New York

Robert Irwin

Pace | 32 East 57th Street

Robert Irwin’s show consisted of a 55’-long (the length of the gallery) approximately 6’-high “barricade” or semi-wall if you will (3/5 the height of the gallery—all measurements are approximate) that divided the gallery space in half. It was painted white as is the gallery, and was devoid of any inherent trace or image of reality other than its entrenchment as wall-barricade in this space.

No title or forewarning was given that this was “it.” People walked in, people walked out—a shame because the piece and we were capable, through an extreme investment, of generating a great deal of interest. I said, “the piece and we were capable,” since the artist alone was surely capable of merely generating a wall.

Robert Irwin seemed in this piece to be more interested in humiliating the public (as he would have noticed could he have seen the effect of this piece on the viewers) than in informing us that in positing and positioning this wall it had set up a mysterious relationship to the viewer and to the room.

I suppose that this kind of “mute,” “radical” attitude confirms his avant-gardism.

There seems to be a boredom that is extrapolated onto Irwin’s confrontation with his art and his audience. The salvaging of this kind of relationship is rendered more difficult—sometimes impossible—by ipseity that ignores anyone or anything. Witness Irwin: “What I am doing is trying to find out more about what it is that I sense. When I am interested in that direct (temporary) social contribution, I will confront the questions of ‘How do I communicate?’ . . . My question is ‘How do I now order my thoughts for myself?’” (Arts, September/October, 1972).

Well, when one is intent on seeing art survive, even artists can’t get in the way.

Irwin’s “barricade” was lit from both sides (from the ceiling) by three sets of three lights (from “behind”) and by one set of four and two sets of three (from the “front”)—more on this notion of behind and front later on. The “extra” light in front lit the left-hand corner of the room to counterbalance the door that opens and shuts (in everyday gallery use) at the right-hand corner of the room. The “wall” cast shadows on the walls of the gallery that formed triangles with the floor and “wall” by which one could measure the floor in a proportion of approximately four to five whereas the “wall” was approximately in a proportion of three to five to the ceiling.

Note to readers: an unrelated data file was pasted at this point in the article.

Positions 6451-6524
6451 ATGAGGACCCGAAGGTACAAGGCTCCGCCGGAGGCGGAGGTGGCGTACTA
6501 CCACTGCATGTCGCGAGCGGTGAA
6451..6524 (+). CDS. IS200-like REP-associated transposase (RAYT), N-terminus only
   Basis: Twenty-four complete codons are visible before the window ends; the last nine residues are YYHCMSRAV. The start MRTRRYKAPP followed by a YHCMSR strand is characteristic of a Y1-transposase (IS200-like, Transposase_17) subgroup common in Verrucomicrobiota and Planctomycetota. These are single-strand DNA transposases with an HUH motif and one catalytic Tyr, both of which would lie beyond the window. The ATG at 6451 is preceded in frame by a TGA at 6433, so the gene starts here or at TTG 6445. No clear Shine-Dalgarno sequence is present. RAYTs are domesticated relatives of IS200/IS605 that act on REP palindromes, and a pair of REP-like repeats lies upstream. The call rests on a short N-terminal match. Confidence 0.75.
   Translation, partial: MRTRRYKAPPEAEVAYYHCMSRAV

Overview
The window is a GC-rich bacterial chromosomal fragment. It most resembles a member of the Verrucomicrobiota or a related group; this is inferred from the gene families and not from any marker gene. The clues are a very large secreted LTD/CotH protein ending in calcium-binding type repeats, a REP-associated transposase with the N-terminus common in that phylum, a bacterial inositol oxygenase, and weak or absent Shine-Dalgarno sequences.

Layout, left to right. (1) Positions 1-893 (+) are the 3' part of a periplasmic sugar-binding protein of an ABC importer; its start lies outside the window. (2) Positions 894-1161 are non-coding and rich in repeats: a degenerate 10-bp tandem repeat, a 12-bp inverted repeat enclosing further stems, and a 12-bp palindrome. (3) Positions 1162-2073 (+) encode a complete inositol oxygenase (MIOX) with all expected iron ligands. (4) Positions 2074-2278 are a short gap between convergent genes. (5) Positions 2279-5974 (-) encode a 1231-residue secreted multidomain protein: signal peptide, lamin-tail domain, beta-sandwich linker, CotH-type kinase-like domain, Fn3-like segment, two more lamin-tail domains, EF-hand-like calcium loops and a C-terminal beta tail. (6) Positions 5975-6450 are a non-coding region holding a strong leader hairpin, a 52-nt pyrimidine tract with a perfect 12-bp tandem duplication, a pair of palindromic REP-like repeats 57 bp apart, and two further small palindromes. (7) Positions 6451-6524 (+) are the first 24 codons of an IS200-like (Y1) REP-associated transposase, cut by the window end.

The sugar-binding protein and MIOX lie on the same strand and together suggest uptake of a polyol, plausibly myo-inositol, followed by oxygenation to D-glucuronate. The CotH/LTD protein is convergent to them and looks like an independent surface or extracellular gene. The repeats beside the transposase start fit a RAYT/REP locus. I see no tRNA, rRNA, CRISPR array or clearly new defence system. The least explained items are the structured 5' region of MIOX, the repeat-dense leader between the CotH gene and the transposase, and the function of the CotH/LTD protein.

This nonphysical triangle (three) generated a four to five proportion on a rectangular floor (four perimeters), 3–4–4.

The physical rectangle (four perimeters of the “wall”) generated a three to five proportion by means of a three-dimensional form, 4–3–3.

The essence of opposition seemed inherent in this piece. The piece divided the floor and, surprisingly, the ceiling in half by casting a shadow-band above itself onto the ceiling, thereby dividing the ceiling in half also.

One’s reaction after the ingestion of this information might be condensed in these lines from Ulysses, “I am the boy That can enjoy Invisibility.”

Determined to adopt this piece, since it had just been left standing there by its maker, I asked to be permitted to “see” the other side. My request was put through “channels” and I was granted access to the other side. I gained my way through storerooms, offices, and corridors not part of the gallery proper and I entered the other side and saw the “wall” as the same, but my thinking about it had changed. This side was enclosed (except for the door by which I entered). The other side was open to elevators, spiral stairwell, air conditioner vents, air shafts, noise etc. This side strangely enough, was quieter and untouched by the environs of the gallery. As I approached the “wall” I saw less of the other side and heard more of the other side. As I retreated from the “wall” I saw more of the other side and heard less of the other side—inverse ratios.

The main problem with this piece was that it was all about “seeing” and “thinking,” to the loss of any real emotional involvement with it or to it. An extreme amount of investment was necessary, and the heartfelt dividends were minimal. The piece therefore was just one step from involving us completely. Maybe a title or a statement might have done it. As it was, the piece belonged to anyone who wanted it for as long as it was up. The sole reason for this exegesis is to convince anyone who has seen it that after all there was something there other than a wall, despite an insipid presentation.

—Francis Naumann